This paper offers several hypotheses about which US higher-income households choose to move into low-income neighbourhoods and why. It first explores whether the probability that a household moves into a relatively low-income neighbourhood (an RLIN move) varies with predicted household and metropolitan area characteristics. Secondly, it estimates a residential choice model to examine the housing and neighbourhood preferences of the households making such moves. Thirdly, it explores responses to survey questions about residential choices. Evidence is found that, in the US, households who place less value on neighbourhood services and those who face greater constraints on their choices are more likely to make an RLIN move. No evidence is found that households making RLIN moves are choosing neighbourhoods that are more accessible to employment. Rather, it is found that households making RLIN moves appear to place less weight on neighbourhood amenities than other households and more weight on housing costs.

  • Do Federally Assisted Households Have Access to High Performing Schools?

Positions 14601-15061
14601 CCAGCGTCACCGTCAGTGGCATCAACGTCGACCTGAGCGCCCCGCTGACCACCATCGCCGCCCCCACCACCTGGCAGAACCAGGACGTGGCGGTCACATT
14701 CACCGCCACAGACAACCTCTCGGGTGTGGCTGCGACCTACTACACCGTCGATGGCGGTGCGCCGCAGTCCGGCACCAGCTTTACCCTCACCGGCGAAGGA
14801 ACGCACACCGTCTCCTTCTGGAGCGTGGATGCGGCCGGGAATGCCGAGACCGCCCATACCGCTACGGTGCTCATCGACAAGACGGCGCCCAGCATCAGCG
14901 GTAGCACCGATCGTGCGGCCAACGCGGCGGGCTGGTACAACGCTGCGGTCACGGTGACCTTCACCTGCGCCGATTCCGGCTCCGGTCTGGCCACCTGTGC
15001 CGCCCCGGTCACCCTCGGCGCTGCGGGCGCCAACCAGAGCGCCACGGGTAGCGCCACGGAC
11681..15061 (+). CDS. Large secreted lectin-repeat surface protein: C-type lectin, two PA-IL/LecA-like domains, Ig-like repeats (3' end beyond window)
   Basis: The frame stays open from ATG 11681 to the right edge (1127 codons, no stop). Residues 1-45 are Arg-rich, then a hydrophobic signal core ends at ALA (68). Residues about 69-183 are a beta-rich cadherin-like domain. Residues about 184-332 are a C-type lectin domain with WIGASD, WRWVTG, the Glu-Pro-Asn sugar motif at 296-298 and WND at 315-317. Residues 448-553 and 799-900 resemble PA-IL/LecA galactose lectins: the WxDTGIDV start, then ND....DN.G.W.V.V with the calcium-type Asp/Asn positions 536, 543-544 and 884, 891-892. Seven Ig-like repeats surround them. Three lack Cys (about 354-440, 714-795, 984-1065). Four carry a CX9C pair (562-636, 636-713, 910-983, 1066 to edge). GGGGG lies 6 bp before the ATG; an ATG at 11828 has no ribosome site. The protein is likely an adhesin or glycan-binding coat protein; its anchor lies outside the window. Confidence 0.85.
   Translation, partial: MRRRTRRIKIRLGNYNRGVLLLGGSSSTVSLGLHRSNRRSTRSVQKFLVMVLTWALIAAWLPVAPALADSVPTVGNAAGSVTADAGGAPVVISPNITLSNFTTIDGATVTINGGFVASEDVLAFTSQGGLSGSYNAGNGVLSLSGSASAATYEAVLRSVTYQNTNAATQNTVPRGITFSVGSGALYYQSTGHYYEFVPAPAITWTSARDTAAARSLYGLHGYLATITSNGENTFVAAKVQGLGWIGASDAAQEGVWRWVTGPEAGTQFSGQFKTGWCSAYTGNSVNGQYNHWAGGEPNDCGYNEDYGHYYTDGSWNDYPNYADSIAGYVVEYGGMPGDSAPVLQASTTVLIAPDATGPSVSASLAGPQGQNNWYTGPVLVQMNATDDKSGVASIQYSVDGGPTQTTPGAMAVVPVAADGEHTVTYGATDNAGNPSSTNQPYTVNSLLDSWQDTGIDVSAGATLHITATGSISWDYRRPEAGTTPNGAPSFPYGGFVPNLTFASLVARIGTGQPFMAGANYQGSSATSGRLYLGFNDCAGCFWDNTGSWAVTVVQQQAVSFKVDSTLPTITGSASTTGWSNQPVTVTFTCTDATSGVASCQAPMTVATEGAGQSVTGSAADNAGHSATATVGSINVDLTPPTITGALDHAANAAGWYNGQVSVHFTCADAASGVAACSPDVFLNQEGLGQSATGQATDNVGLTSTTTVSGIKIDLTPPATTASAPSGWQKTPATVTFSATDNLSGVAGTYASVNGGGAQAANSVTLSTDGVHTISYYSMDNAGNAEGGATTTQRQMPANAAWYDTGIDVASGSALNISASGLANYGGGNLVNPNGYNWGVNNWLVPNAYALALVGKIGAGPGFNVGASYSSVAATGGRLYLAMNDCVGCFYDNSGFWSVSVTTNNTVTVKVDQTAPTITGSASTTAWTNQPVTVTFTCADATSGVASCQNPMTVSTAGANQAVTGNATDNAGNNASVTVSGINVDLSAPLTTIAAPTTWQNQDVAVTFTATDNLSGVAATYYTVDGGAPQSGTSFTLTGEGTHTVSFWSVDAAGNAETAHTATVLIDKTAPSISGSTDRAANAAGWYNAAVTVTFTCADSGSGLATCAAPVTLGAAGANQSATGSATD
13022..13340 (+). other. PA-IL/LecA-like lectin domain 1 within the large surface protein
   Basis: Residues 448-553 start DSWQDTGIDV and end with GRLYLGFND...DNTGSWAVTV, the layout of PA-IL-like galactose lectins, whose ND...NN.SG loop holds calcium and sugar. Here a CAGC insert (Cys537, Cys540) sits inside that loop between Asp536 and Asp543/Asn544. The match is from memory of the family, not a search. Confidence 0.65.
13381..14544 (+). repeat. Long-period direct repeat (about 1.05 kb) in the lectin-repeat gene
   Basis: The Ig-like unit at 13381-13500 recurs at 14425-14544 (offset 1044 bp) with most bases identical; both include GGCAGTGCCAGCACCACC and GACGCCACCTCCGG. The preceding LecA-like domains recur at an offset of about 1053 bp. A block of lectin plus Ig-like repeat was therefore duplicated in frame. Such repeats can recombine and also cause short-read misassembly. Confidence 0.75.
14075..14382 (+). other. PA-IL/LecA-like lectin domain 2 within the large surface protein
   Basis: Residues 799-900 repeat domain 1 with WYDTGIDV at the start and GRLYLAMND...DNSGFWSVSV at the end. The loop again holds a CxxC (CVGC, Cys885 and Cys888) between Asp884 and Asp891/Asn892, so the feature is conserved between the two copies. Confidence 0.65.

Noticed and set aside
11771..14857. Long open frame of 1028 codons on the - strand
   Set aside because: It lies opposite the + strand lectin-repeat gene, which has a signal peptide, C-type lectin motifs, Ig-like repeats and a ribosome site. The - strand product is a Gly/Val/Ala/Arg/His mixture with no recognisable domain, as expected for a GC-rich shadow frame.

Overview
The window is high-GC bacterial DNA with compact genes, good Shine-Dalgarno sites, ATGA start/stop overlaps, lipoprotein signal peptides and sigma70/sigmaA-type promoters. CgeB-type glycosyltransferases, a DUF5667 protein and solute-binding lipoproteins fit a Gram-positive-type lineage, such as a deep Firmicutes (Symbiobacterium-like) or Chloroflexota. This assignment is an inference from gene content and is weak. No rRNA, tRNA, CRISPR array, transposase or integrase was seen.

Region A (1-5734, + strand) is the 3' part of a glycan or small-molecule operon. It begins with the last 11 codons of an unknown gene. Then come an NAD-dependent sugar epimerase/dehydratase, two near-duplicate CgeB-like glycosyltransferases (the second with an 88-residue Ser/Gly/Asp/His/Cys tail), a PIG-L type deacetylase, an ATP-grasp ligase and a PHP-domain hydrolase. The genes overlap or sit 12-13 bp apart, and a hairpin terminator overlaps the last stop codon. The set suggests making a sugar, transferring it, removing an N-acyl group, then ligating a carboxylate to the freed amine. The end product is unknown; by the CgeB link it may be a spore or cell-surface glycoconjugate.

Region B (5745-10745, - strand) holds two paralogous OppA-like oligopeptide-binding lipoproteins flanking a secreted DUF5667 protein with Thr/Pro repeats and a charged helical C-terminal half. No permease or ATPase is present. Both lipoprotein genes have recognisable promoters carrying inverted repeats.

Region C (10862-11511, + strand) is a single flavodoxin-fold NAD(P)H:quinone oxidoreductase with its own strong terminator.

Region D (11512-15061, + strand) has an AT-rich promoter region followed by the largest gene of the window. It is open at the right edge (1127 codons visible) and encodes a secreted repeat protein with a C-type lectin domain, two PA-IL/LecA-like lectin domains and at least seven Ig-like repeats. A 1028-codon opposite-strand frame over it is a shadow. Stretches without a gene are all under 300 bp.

This study describes the elementary schools closest to families receiving four different forms of housing assistance, and finds that families in Project-based Section 8 developments and Public Housing and recipients of Housing Choice Vouchers tend to live near schools with lower test scores than the schools near the typical poor household. Only families in Low Income Housing Tax Credit (LIHTC) housing have access to schools that are slightly better than the schools available to other poor families.  The report also finds that, despite the flexibility provided by vouchers, families with Housing Choice Vouchers, on average, live near lower performing schools than families in Project-based Section 8 or LIHTC developments. The report provides results for the 100 largest metropolitan areas, which show that assisted households tend to live near relatively higher performing schools in metropolitan areas with certain characteristics, including smaller size and less racial segregation. The analysis relies on a variety of different large data sources that have been brought together for the first time, including a national file of subsidized housing tenants from the Department of Housing and Urban Development (HUD), HUD’s publicly available LIHTC dataset, and data from the U.S. Department of Education on proficiency rates in math and English and additional school characteristics. In addition to the report below, the complete findings may be found in Appendix A (state-by-state tables), Appendix B (metropolitan area tables), Appendix C (national distributions of family units by school performance), and Appendix D (top 100 MSAs – percentile rankings for each housing program).